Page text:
Human Toll

In the calls for hirings and firings of coaches, people often forget that at the end of the chain, there are people with families and livelihoods at stake.

College coaches get paid good money -- much more than many of the fans that support their salaries -- for their work. In return, they work long hours, endure criticism, and face the chance that their jobs could be gone at any moment. Some say its a fair trade-off, but at its core its still a person, and in many cases a family, affected by decisions they have little involvement with.

Given that background, is it any wonder that some coaches are less than forthcoming with their public statements, or are often uncooperative? That's not the case with West Virginia offensive line coach Dave Johnson, however, who credits his faith with helping him through what is expected to be his final game at his alma mater.

"Life isn't fair sometimes, there are things that you don't ask to happen but they happen. So, we have to go on," Johnson said philosophically when asking how he was handling the offensive staff shakeup that will likely result in him losing his job at WVU. "I love Coach Stew for what he did for me for giving me this opportunity in coming back home and being close to family. I am very grateful for that, and to the University for giving me this chance."

Some coaches in this situation might lash out, and others might not coach in a final game given their lame duck status, but Johnson isn't built that way. Say what you will about his coaching ability, or the production of his players during his tenure, but he knows that isn't the be-all and end-all of his existence.

"Those things aren't my source," he said, explaining his outlook on being let go. "I try to keep my faith in what is lasting, and that's my relationship with the Lord and with my family, and that's my source. What's going to last is the quality of my life and my relationships with God and my players and my family. So that is what is important to me."

Johnson hasn't discussed his situation as a group with his players yet, but if he does, he plans it to be a low-key conversation that doesn't rile any controversy.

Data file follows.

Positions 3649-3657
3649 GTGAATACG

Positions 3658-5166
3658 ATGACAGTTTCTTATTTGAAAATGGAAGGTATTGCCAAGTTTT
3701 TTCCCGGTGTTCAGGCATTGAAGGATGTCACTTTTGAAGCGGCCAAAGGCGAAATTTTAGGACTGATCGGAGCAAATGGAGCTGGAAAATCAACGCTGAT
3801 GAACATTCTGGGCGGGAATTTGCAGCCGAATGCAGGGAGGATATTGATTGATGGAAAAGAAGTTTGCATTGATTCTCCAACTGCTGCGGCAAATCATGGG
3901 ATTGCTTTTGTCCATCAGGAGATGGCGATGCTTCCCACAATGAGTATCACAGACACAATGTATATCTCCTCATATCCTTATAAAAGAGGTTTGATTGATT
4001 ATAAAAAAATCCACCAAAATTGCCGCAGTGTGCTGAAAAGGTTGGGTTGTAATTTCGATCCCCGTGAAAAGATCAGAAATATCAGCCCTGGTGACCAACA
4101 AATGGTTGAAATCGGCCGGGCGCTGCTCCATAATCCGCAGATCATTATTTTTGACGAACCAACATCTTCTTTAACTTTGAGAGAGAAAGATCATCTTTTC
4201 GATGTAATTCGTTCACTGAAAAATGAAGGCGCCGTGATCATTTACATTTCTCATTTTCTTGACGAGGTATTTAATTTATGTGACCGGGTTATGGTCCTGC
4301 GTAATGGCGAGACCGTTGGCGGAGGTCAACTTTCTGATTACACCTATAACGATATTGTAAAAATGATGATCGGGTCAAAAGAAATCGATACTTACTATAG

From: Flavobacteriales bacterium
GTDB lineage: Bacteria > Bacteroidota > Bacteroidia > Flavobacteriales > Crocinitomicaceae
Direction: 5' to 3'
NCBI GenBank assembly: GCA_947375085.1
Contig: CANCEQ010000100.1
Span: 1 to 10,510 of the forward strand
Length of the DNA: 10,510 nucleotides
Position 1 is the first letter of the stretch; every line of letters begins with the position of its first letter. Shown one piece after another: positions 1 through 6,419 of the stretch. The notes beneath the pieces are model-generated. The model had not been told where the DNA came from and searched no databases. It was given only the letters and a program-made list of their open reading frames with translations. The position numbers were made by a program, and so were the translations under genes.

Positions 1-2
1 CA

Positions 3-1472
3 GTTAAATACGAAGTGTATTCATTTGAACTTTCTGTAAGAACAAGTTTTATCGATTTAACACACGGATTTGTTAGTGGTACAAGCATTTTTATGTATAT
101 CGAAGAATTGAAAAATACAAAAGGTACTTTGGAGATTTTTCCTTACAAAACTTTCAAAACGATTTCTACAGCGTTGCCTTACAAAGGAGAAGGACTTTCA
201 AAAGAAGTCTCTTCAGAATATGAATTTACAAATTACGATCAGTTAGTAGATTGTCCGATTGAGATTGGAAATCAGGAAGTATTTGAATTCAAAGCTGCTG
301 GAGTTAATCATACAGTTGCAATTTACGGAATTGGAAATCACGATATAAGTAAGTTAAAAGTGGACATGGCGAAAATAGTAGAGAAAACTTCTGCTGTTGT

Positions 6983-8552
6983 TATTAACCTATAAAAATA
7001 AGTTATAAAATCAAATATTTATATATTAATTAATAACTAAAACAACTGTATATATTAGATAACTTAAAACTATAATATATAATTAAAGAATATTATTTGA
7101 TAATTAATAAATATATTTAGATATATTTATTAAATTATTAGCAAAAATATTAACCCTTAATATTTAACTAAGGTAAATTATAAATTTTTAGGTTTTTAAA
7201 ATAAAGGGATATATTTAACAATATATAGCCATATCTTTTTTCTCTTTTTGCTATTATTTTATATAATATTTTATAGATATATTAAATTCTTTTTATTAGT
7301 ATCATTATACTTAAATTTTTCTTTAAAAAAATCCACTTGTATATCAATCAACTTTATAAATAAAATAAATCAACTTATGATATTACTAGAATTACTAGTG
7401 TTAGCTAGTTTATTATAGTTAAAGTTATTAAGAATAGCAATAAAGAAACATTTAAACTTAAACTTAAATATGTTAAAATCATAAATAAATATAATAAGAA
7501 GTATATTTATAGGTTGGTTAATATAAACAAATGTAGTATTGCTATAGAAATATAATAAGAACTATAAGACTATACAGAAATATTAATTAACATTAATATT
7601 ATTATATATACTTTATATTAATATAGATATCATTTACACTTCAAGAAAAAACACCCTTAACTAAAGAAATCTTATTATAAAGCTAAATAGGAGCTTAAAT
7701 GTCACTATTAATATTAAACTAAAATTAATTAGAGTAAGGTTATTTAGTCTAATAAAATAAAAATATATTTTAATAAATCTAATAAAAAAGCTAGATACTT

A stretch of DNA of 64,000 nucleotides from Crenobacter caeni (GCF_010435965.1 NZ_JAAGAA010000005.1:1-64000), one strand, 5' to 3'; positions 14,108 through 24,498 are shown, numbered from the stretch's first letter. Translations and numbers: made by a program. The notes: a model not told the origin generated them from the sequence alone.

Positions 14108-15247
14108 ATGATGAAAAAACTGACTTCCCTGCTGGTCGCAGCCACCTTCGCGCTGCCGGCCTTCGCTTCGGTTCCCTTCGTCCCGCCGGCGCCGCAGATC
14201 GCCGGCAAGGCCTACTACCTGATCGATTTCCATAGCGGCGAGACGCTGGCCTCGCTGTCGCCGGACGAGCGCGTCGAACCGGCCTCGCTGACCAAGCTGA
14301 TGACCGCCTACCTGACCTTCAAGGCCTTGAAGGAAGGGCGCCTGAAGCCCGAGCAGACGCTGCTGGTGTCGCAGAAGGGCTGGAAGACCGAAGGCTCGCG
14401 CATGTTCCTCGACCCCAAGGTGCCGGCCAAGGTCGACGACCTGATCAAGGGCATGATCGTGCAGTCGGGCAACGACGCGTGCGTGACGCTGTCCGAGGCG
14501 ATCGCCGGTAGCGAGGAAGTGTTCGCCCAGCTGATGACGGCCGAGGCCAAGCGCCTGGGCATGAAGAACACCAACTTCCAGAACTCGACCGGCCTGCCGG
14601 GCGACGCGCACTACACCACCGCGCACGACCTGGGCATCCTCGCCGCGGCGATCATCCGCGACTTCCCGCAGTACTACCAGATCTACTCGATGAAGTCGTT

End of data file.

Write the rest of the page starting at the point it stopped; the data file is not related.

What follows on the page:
"A lot of the guys called me [when they heard about the coaching changes], and have been coming in to see me individually. I think they have handled it well, and I haven't seen any problems or distractions with them. I have not addressed them as a group yet, but I may do that once we get close to the end here and let them know how I feel about them. It's been a very good group. I haven't had a problem with them doing what they have been supposed to do."

Johnson acknowledged that the rigors of coaching, coupled with the uncertain job security, has been hard on his family, and as such he hopes that he gets the chance to enjoy what looks to be his final trip at WVU with them.

"Being in my 14th bowl, it's a great time to reflect and enjoy it," he said of the four days in Orlando. The hard work is pretty much over now. We want to let guys enjoy the bowl and what it has to offer. I hope will have some time with family and kids, because they have paid a price this year as well."

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In a bit of a refreshing change, Johnson was also able to discuss some on-field items concerning the bowl game. He's concerned about West Virginia's ability to get to a speedy Wolfpack front seven that compares favorably to a pair of standout defensive units the Mountaineers faced this year.

"Their linebacker corp almost looks like they are floating -- it doesn't even seem like they are running," he said of a unit that has had some ups and downs, but moves very well. "They bring pressure about half the time, and they do a great job of disguising things, just like our defense does. Our quarterback will have to be sharp, and our running backs will have to be sharp to recognize and run great hot routes."

Left unsaid in that statement is the fact that his group will also have to be on their game to pick up the blitzes and rushes utilized by N.C. State. Without doubt, the Wolfpack have watched video of WVU's struggles against Syracuse and Louisville, which both used a variety of pressure packages to keep the Mountaineer offense in check. However, Johnson indicated that West Virginia has learned some things of its own from video study, and believes it has a plan to combat the Wolfpack defense. Still, their raw speed is a cause for concern.

"Their front seven is pretty darn fast," Johnson summed up. If they're not LSU, they are close. They are comparable to South Florida too."

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